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The quote of €159 is to cover an income of €35k. I can claim tax relief on it so the actual cost to me would be around €100 per month which I think I'd be comfortable enough to pay.
Sounds like a 13 week waiting period and a ceasing age of 65, with escalation in both a claim and each year regardless of a claim. Several ways you can bring that quote down a bit. Lengthen the waiting period. Change the ceasing age. Quote without escalation. But of course you're getting less coverage by doing any of those, as each of them has a purpose.

By the way - you say that you're moving to contracting shortly. Will you be working through your own limited company? If so you can set up Income Protection as a scheme of your own company. Small reduction in price but more importantly, the company pays the premium, it's a deductible trading expense for tax purposes and not part of your salary and it's not a BIK for you.
 

LDFerguson

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159 pm = 1908 pa, that is 2.12% of salary

I pay 0.86% of salary, and it replaces 75% of my former salary, after my work sick pay runs out.


Your 2.12% seems high to me, but of course it's for a self-employer person.
I'm assuming that you're part of an Income Protection group scheme arranged by Cornmarket for your area in the Public Service. As such, it's probably a scheme with thousands of members. Cornmarket has used bulk buying power to get a good rate for the scheme from Irish Life. Those who are self-employed or who don't have a group scheme to join have to pay individual rates.
 

SBarrett

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To compare premium, this is what I pay in a work scheme:
0.86% of gross salary, and I get tax relief on that

35,000* 0.0086 = 301 pa premium, less 40% tax relief

Broker = Cornmarket, insurer = Irish Life

You are being asked to pay 159 pm.
My policy would charge 25 per month on that salary
Read the terms and conditions of the Irish Life contract. Worst policy on the market. I have never recommended their product to anyone.


Steven
www.bluewaterfp.ie
 

gianni

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It is essential for me. My salary is my biggest asset. I would be in a lot of financial strife if I were to lose it.
 

livEwirE

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@ LDFerguson, yes, initially I am working under an Umbrella company but will be setting up my own limited company in Jan/Feb 2021. Thanks for the tip about setting up the scheme as part of the company, I'm new to all of the contracting stuff so didn't realize that! I may hold off until then.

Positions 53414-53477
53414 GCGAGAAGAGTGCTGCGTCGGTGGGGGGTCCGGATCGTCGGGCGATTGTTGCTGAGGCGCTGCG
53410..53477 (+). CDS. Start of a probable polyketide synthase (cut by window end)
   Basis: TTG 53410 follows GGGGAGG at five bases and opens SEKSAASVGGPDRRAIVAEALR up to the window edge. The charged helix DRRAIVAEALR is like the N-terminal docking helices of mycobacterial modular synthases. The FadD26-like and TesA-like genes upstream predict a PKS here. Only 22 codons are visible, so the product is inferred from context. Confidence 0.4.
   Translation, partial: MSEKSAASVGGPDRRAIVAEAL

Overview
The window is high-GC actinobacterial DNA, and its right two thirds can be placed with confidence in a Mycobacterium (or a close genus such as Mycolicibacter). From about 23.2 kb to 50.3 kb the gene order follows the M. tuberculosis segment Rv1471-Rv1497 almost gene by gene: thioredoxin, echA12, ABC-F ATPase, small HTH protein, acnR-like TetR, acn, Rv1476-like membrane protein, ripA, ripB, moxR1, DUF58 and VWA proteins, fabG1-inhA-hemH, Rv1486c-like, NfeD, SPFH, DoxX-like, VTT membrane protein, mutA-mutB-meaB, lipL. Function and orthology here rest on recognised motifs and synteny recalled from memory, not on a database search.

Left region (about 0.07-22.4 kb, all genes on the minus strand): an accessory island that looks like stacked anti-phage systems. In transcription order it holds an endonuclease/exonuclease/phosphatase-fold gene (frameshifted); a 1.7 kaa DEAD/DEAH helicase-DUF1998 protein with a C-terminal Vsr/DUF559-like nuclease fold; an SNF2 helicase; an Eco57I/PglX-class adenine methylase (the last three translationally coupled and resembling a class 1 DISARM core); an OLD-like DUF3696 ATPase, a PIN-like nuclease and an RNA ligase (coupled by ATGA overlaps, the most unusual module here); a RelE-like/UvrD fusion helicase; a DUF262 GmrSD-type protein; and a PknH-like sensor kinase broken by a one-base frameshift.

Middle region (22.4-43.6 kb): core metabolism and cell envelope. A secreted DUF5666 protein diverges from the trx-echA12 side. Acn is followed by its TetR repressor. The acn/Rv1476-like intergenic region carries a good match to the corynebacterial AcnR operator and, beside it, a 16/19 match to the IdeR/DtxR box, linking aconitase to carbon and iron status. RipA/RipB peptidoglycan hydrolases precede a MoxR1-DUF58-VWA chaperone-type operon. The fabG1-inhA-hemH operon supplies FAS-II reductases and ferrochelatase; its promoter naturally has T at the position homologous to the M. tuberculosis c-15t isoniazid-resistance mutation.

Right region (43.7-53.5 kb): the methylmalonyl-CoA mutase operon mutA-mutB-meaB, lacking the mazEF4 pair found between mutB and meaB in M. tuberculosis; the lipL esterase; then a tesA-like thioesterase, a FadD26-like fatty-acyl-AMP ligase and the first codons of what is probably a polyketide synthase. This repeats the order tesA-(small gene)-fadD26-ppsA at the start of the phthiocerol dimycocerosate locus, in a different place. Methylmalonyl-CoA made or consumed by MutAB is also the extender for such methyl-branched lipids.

LDFerguson

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@ LDFerguson, yes, initially I am working under an Umbrella company but will be setting up my own limited company in Jan/Feb 2021. Thanks for the tip about setting up the scheme as part of the company, I'm new to all of the contracting stuff so didn't realize that! I may hold off until then.
There are similar opportunities in relation to your pension when you start operating through your own limited company with similar benefits. Your company can pay pension contributions as tax-deductible business expenses, separate from your salary. The company pension arrangement should ideally be set up at the start of your employment with the limited company, with the contributions deemed to be company contributions. Revenue aren't fond of "salary sacrifice" arrangements where you reduce your salary later, in order to afford a company contribution.
 

SBarrett

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Care to expand? Out of interest, we are with Aviva but would be good to know!
You can read them below.

A good reminder to update this after the merger between Friends First and Aviva. The Aviva contract is in effect the old Friends First one. They had the best contract available.

Steven
www.bluewaterfp.ie
 

Alkers86

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You can read them below.

A good reminder to update this after the merger between Friends First and Aviva. The Aviva contract is in effect the old Friends First one. They had the best contract available.

Steven
www.bluewaterfp.ie
Thanks for that!
 

kingvagabond

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You can read them below.

A good reminder to update this after the merger between Friends First and Aviva. The Aviva contract is in effect the old Friends First one. They had the best contract available.

Steven
www.bluewaterfp.ie
out of interest are there fees included in monthly fee if so how much? How can you waiver these?